Advani blogs against use of EVMs in polls

Last Updated: Tuesday, January 26, 2010 - 00:37

New Delhi: Senior BJP leader L K Advani
on Monday welcomed the Election Commission`s plans to discuss the
issue of paid news with political parties and suggested that
this meeting should also deal with the misgivings about EVMs
in India and abroad.

"The Commission intends to discuss (with political
parties) the question of paid news - a form of media
corruption, that has besmirched elections lately," Advani
wrote on his blog.

Advani, who became a blogger early last year, resumed
writing after several months.

"I suggest that this meeting should also include in its
agenda the misgivings that have been voiced in different parts
of the world, and lately in India also, as to the
dependability and fairness of Electronic Voting Machines," he

The BJP Parliamentary Party Chairman asserted that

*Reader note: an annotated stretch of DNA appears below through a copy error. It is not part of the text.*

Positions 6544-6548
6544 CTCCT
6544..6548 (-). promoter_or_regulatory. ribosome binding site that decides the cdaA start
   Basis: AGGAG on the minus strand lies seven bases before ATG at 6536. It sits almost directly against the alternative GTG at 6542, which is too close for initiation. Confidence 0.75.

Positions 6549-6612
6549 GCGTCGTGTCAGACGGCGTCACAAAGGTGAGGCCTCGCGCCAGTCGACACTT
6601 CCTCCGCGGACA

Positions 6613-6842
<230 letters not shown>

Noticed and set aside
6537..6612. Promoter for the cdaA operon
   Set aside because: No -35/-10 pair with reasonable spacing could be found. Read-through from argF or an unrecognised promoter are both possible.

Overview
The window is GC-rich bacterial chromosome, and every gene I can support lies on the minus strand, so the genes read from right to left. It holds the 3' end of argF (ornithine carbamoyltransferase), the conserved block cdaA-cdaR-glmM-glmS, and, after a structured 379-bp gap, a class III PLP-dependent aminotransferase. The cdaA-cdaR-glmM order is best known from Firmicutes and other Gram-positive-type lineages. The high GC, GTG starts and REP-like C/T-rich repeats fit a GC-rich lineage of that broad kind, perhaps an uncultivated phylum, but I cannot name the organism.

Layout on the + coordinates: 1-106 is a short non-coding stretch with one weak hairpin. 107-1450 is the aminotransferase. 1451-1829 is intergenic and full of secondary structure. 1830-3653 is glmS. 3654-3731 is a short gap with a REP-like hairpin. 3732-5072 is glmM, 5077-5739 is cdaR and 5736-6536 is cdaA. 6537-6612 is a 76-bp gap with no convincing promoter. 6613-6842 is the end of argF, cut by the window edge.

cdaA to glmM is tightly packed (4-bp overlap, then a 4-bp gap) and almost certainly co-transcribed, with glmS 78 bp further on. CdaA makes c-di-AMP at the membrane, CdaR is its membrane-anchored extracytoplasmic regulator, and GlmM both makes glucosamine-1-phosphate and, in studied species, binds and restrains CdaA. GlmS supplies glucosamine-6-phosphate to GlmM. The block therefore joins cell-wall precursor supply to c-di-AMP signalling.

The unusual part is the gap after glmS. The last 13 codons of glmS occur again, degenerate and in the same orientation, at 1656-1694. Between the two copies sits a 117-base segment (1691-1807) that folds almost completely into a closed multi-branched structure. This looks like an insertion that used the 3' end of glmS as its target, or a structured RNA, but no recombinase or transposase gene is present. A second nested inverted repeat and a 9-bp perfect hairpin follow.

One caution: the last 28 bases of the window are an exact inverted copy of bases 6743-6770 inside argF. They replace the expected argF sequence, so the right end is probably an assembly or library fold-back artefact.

Germany has banned use of EVMs altogether while 32 of the 50
states in USA have laws making use of paper back-up of EVMs

"There is legislation pending in the US Congress seeking
to make this State law a federal law. I hope the proposed
meting of the Election Commission with political party
representatives would agree to have a similar law framed by
the Indian Parliament also," he said.

"In US, this technology is referred to as Voter Verified
Paper Audit Trail (VVPAT). The VVPAT voting machine produces a
paper record of every single vote cast by the voters on the
machine," he added.

The former Deputy Prime Minister said IT experts believe
there is no such thing as tamper-proof electronic machine.
"Paper back-up is a cure not only for the mischief of
tampering, but also for the problem of machine
malfunctioning," he said in his blog.

"How can a country with such a large population of
totally illiterate citizens run a successful democracy?" he
said about the opinion prevalent in the Western countries when
India adopted EVMs.

Advani has also mentioned his discussion with late
Pakistan Prime Minister Benazir Bhutto of how democracy had
been a success in India but not in her country.

"Benazir offered two reasons: firstly, India’s army has
been scrupulously apolitical, and secondly, India’s
Constitution makers have made the Election Commission truly
independent of the executive," he reminisced.


First Published: Tuesday, January 26, 2010 - 00:37

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